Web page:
Father found guilty of murdering daughter

Tewi Daniel Savage has been found guilty of murdering his two-year-old daughter by a jury, following a trial in the High Court in Hamilton. Photo: Mark Taylor/Stuff

A Bay of Plenty father has vented his anger and dismay at a jury who found him guilty of murdering his two-year-old daughter.

"You got it wrong," Tewi Savage shouted as the jury of eight women and four men unanimously found him guilty of the murder of Arnica Savage, whose body was found in a Bay of Plenty river in 2018.

They returned their verdict shortly before midday on Friday, following more than a day of deliberations at the end of the week and a half-long trial in the High Court in Hamilton.

Justice Paul Davison ordered the enraged Savage be taken from the courtroom so he could address the jury and thank them for their service.

Savage, 35, of Te Mahoe, had taken his daughter into the Rangitaiki River, after becoming angry at the breakdown of the relationship with Arnica's mother Santana Moses.

He was discovered naked in blackberry bushes saying he'd "f..... up" upstream from where his daughter's body was found snagged in trees on in July 1, 2018.

Crown Prosecutor Richard Jenson had argued that Savage was in turmoil over the separation with his estranged partner and walked down to the river where he decided to "end it all".

He took off his clothes, grabbed Arnica and took her into the river where she was asphyxiated - either by constricting her breathing, being held under the water, or simply by letting her go into the fast flowing chilly waters.

But defence counsel Shane Tait had contended that Savage was suffering from a disease of the mind due to an undiagnosed bipolar disorder and had no murderous intent.

Justice Davison convicted Savage and set a provisional sentencing date of June 25, in Hamilton.

However Tait informed the court it was unlikely he would be able to be present in court at that time. He is representing the man accused of the 2019 terror attack in Christchurch and that trial, due to begin on May 4, is expected to take six weeks.

"The ban on trials (due to Coronavirus) ends the day before I am due to start."

The judge let the jurors know their dedication to the task was greatly appreciated, particularly given the distressing nature of the evidence they had heard and the massive disruption caused by the ongoing pandemic.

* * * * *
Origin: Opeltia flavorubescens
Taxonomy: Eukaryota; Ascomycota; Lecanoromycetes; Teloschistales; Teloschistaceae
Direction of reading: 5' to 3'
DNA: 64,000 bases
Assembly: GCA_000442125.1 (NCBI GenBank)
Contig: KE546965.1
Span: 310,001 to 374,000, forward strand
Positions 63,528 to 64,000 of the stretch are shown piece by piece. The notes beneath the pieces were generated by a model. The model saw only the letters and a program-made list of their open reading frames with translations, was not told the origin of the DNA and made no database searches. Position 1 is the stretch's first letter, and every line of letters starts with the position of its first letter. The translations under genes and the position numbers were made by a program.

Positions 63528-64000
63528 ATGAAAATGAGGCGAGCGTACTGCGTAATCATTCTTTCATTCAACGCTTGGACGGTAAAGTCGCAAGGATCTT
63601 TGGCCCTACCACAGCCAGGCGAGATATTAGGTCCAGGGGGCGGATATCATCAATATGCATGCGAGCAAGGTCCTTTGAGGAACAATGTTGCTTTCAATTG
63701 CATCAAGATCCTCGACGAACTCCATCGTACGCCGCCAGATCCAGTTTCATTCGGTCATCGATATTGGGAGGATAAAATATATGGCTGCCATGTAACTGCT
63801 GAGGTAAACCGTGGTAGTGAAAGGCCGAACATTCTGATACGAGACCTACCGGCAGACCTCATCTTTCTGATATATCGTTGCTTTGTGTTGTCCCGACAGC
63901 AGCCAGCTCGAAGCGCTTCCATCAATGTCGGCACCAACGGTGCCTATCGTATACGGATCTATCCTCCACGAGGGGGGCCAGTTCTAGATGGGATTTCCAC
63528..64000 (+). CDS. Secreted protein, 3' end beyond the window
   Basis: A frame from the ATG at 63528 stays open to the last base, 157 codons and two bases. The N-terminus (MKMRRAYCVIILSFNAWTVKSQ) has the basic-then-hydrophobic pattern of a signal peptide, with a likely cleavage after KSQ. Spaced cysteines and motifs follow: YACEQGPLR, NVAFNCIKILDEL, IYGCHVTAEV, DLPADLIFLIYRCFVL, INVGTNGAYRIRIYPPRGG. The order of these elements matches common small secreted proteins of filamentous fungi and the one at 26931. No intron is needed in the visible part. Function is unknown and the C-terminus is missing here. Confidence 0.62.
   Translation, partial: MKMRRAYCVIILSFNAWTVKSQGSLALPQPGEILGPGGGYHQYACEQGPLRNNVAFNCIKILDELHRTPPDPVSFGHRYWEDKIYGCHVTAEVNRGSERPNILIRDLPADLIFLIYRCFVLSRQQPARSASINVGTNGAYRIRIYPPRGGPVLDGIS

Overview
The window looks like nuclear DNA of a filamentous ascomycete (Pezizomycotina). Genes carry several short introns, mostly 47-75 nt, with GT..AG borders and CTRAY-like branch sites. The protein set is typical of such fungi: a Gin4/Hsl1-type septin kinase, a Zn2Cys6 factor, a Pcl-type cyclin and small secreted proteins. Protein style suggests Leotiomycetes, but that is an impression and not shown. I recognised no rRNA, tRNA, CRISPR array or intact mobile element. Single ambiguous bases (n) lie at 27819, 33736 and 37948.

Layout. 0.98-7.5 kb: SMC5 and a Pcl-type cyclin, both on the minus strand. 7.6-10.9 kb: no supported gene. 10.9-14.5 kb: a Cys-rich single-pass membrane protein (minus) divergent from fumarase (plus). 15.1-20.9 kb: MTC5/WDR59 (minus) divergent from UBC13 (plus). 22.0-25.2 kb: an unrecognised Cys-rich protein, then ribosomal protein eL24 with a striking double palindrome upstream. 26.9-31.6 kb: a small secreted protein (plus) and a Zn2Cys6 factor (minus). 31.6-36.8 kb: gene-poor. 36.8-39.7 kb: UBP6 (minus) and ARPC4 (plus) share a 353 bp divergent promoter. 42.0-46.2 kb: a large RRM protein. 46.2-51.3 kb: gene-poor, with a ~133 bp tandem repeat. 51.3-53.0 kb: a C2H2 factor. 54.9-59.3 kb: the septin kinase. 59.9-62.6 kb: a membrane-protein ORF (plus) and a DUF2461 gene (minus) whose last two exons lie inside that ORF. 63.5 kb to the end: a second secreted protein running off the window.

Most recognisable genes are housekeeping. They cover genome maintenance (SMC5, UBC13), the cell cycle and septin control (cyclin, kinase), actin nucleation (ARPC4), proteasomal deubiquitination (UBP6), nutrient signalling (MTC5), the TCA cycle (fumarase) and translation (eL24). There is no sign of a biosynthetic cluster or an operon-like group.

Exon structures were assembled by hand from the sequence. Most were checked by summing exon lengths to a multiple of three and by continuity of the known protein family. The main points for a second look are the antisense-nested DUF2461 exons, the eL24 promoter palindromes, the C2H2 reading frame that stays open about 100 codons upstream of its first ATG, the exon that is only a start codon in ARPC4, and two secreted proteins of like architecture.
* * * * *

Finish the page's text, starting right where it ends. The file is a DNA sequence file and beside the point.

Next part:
"Over recent days major things have happened ... Your commitment to your civic duty is recognised. The community is grateful for the service you have given.

"I wish you well and safe lives, as you are reunited with your family and your colleagues."

As the jurors heard earlier in the trial, Savage, an electrician, and Arnica's mother, Santana Moses, had been together for 14 years and had five children together. Arnica was the second youngest.

The pair had separated and Moses was living in Whakatāne and in the early stages of a new relationship. The pair had shared custody of the children.

In the days leading up to July 1, Savage had found out about the new relationship and was struggling to cope.

On the afternoon of Sunday, July 1 the pair, along with Savage's parents, gathered for a planned family meeting to discuss the separation with the children.

Savage told Moses he was going to "earn her heart back". But she told him she didn't want him to, Jenson said.

Savage became angry and frustrated, saying he was not afraid to hurt her.

His mother told him to go for a walk and cool off. He put Arnica in a pram, took a book and headed off towards the river. Moses left back to Whakatane.

It was getting dark and family back at Te Mahoe village began to get worried.

Savage's mother and two of his boys started to search. Near the river they found clothes and the push chair.

Then they heard Savage's voice from the blackberry bushes - crying and yelling "he'd f..... up".

"She's drowned, she's dead, I drowned her," Jenson had told the jury.

Police arrived about 7pm and were taken to a maize paddock where Savage was "screaming and yelling".

He told police he "needed to be cleansed. He knew he was in the water naked with his baby. He saw her face under the water and he went under with her. He let her go and saw her float away."

Mike Mather/Phillipa Yalden/STUFF

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